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Archive for December 8th, 2009

The Dos and Don’t of Corporate Use of Twitter

Posted by Brian Kelly on 8 December 2009

 

Google To Provide Realtime Search

Stating obvious. google+real time search = critical for organizations to be on twitter/facebook” summed it up nicely. This tweet from @Aarontay referred to the recent news story that “Google Launches Real-Time Search” – a story which has also been picked up by the BBC.

Institutional Need To Provide Realtime Content

So, if you agree with the premise that a failure to have a presence on Twitter you are likely to miss out on marketing and outreach opportunities as Google brings Twitter to the masses, how should organisations go about making effective use of Twitter?

Policies On Corporate Use of Twitter

A recent thread on the MCG (Museums Computer Group) JISCMail list has been addressing this question, with a lively discussion responding to the query.

How do you enable a number of staff to collectively twitter for your organisation? Do you allow them all to twitter from the main account (a bit impersonal for me)? Or do they have individual accounts and you use the Twitter groups aggregate them? The latter would mean you emphasise Twitter group address in comms.

Now although I would agree with the comments made on this list that the most effective use of Twitter results from an authentic and individual voice, I appreciate that this is not always possible. I suspect, for example that we won’t see on the DowningStreet Twitter account (“The official twitter channel for the Prime Minister’s Office based at 10 Downing Street“) an authentic and heartfelt admission from Gordon Brown”Grilled by @davidcameron at question time. I hate that Eton toff” .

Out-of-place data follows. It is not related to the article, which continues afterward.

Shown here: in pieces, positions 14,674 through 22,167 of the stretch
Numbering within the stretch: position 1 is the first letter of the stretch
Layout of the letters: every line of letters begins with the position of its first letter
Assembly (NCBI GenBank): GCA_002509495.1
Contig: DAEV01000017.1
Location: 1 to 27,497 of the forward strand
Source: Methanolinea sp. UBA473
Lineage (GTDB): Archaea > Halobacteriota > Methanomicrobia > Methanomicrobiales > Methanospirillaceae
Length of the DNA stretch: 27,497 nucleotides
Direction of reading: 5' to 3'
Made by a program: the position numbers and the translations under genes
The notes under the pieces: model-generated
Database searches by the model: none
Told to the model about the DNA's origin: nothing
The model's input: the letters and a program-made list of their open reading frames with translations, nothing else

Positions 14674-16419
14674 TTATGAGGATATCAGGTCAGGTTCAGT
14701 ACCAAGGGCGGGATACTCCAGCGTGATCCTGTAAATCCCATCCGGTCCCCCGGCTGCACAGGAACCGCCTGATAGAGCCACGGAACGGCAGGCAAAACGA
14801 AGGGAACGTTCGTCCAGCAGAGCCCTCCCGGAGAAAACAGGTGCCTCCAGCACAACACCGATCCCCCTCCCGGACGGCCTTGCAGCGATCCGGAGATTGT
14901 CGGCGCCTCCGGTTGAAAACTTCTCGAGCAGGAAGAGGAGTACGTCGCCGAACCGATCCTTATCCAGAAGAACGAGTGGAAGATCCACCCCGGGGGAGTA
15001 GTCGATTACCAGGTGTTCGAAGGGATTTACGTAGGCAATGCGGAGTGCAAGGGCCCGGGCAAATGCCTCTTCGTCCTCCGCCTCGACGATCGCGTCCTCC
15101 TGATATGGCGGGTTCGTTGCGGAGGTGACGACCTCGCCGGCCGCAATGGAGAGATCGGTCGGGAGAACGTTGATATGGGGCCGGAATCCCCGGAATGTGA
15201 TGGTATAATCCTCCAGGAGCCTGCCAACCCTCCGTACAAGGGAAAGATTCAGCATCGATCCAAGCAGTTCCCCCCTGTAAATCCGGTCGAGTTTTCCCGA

So let’s be honest, we do need policies and guidelines covering corporate use of Twitter. And although criticised for being too long when it was released I feel that the “Template Twitter strategy for Government Departments” provides a useful starting point for those tasked with developing institutional guidelines.

A Case Study of When Twitter Goes Wrong

But rather than discuss the best practices of corporate Twittering in this post I’d like to highlight an example of how things could go wrong.

My colleague Paul Walk alerted me to a problem on the uk_ngs Twitter account this morning: dozens, if not hundreds of Twitter posts had been published overnight, and these were repetitions of previously published tweets.

It would appear that a script designed to retweeet posts had gone wrong. And what we were seeing was the equivalent of the badly written email vacation script, causing a recursive loop to be generated :-(

Now I can only speculate on the reasons for the scripted approach to use of Twitter (which, as can be seen from the accompanying screen image, appears to have been produced by thePerl Net::Twitter library). But it does strike me that it appears to be an example of over-complexity, with a scripting approach taken to a service which has been successful due to the simplicity of the end user content creation tools.

Now I’m not arguing that scripted use of Twitter is necessarily a bad thing – but clearly a broken script is! But there are also dangers that innovative approaches to Twitter may result in the service actually deteriorating for its established community. And as a long standing Twitter users (a ‘Twitter resident’ rather than ‘visitor’) I do not want to see Twitter evolving into Usenet News.

Two Simple Dos and Don’t

In order to avoid accusations of making institutional use of Twitter appear to complex I’ll avoid repeating the advice given in the 20-page “Template Twitter strategy for Government Departments” document. Instead I’ll provide just two bullet points:

  • Do engage with the individuals who Twitter personally before developing an institutional strategy on corporate use of Twitter.
  • Don’t allow a corporate strategy to be developed by your comms or IT department unless experienced individual Twitterers have provided input into the policy to ensure that it doesn’t miss out on th factor which make Twitter successful.

Or to summarise in a more Twitter-friendly fashion “Let Twitter natives develop your Twitter policy, not Twitter visitors“.


Twitter conversation from Topsy: [View]

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